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BenefitsLink > Q&A Columns >

Who's the Employer?

Answers are provided by S. Derrin Watson, JD, APM

Attribution of Stock Ownership Between Spouses Can Trigger Required Minimum Distributions

(Posted May 2, 2012)

Question 313: My wife (age 70, born September 1, 1931) and I both work for a small company (C corp) that had an SEP IRA but has recently switched to a calendar year 401(k) plan. My wife would like to roll over funds from the SEP IRA into the 401(k) plan. She would also like to roll other "regular" IRA funds into the plan, as well as some 403(b) funds saved while working for a former employer. The goal is to avoid required minimum distributions. Can we? She is the President of the C corp and owns 4.96%. I am the CEO and own 4.5%.

Answer: Is it possible to roll the funds into the plan? You can roll most (but not all) of the funds, assuming the plan document permits it, but that's not the real issue here. The real issue is whether the rollover will accomplish anything in terms of delaying required minimum distributions ("RMDs"). It will not.

The RMD rules follow the same attribution system that is used to determine if a traditional affiliated service group exists. That system is also used to determine if an individual is a key employee or an HCE.

For purposes of the RMD rules, your wife is deemed to own your stock (and vice versa). That means you are each deemed to own 9.46% of the company. As such you are both "5% owners."

Why does this matter? RMDs must start by your required beginning date ("RBD"). For most people, the RBD for a benefit in a qualified plan is April 1 of the calendar year following the year in which the later of two events occur: the participant retires or the participant attains age 70-1/2.

If that applied to your wife, she could wait until she retired to start RMDs, but it does not. A 5% owner's RBD does not consider actual retirement; it is simply April 1 of the calendar year following the year the 5% owner attains age 70-1/2. Your wife turned 70-1/2 on March 1, 2012, so her RBD is April 1, 2013. Assuming she is then living, the plan must pay her first RMD during the 15 months beginning January 1, 2012 and ending April 1, 2013.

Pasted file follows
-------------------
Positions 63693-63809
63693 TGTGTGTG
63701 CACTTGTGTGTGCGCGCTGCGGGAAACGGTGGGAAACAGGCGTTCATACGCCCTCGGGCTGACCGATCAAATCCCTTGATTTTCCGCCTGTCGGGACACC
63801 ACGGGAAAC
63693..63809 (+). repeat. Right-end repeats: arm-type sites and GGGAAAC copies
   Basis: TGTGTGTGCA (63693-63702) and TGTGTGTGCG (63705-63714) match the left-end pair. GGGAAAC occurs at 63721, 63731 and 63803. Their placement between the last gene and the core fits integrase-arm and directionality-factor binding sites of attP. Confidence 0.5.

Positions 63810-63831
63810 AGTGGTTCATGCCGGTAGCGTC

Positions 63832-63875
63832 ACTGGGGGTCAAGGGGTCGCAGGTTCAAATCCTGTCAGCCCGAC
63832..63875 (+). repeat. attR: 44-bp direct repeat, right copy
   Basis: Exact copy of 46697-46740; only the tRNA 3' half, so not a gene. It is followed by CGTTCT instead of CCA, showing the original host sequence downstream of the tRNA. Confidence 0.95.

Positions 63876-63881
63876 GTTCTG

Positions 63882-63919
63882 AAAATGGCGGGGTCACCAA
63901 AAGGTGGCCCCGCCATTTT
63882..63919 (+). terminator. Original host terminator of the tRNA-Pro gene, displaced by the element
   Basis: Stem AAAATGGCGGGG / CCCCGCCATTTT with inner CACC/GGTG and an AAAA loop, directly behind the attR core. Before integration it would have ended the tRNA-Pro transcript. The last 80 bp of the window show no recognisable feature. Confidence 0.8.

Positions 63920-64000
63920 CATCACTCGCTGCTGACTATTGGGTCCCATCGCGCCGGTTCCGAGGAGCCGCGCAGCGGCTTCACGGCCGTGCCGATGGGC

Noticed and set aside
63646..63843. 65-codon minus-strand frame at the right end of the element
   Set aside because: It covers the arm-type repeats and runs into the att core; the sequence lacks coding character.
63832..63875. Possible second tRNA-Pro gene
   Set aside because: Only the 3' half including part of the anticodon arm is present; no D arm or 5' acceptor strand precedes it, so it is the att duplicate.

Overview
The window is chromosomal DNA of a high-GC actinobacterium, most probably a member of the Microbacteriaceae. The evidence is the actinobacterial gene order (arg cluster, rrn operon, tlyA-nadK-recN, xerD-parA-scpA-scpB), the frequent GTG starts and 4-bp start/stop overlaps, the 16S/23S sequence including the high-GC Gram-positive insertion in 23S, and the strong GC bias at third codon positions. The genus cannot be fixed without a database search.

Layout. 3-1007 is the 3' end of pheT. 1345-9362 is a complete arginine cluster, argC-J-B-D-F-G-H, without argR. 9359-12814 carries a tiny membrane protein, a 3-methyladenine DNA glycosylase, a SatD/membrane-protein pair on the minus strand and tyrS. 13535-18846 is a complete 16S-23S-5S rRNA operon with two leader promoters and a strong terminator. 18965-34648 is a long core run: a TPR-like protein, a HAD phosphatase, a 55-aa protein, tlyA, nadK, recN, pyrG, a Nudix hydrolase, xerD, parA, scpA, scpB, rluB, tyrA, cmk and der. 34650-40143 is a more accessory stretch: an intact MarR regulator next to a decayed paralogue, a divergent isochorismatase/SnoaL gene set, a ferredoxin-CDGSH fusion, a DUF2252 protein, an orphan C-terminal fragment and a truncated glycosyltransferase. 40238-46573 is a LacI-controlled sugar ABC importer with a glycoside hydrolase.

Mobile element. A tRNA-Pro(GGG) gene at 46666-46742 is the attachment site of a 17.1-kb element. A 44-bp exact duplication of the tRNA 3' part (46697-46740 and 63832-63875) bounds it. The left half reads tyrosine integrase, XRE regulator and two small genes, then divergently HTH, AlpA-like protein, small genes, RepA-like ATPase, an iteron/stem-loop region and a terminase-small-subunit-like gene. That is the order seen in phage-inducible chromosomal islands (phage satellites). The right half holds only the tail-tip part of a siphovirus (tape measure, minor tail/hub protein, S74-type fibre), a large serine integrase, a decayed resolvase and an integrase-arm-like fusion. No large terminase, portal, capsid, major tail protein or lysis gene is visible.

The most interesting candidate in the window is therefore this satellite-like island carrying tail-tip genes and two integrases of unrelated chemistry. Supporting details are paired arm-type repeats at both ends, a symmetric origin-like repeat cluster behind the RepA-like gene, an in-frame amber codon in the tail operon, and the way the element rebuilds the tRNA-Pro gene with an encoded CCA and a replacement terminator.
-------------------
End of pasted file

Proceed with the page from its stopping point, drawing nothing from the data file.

That same RBD applies to her IRA and 403(b) accounts. As a result, your wife does not have the power to roll over the first RMD amounts from those accounts. The RMDs are not eligible rollover distributions. For example, suppose the account has a balance of $261,000 and the RMD is $10,000. Your wife must take a distribution of $10,000. She can roll over the remaining $251,000, but she won't escape future RMDs on those amounts.

Somewhere among my readers there is someone with a bright, if malevolent idea: why not get a divorce to break up the attribution? But that wouldn't work. If a person is a 5% owner on one day of the year he or she turns 70-1/2 (which your wife was, on January 1), he or she is stuck with the 5% owner rule.

Chapter 14 of my book, Who's the Employer (now in its 6th edition), explores these attribution rules in detail.


Important notice:

Answers are provided as general guidance on the subjects covered in the question and are not provided as legal advice to the questioner or to readers. Any legal issues should be reviewed by your legal counsel to apply the law to the particular facts of this and similar situations.

The law in this area changes frequently. Answers are believed to be correct as of the posting dates shown. The completeness or accuracy of a particular answer may be affected by changes in the law (statutes, regulations, rulings, court decisions, etc.) that occur after the date on which a particular Q&A is posted.


Copyright 1999-2017 S. Derrin Watson
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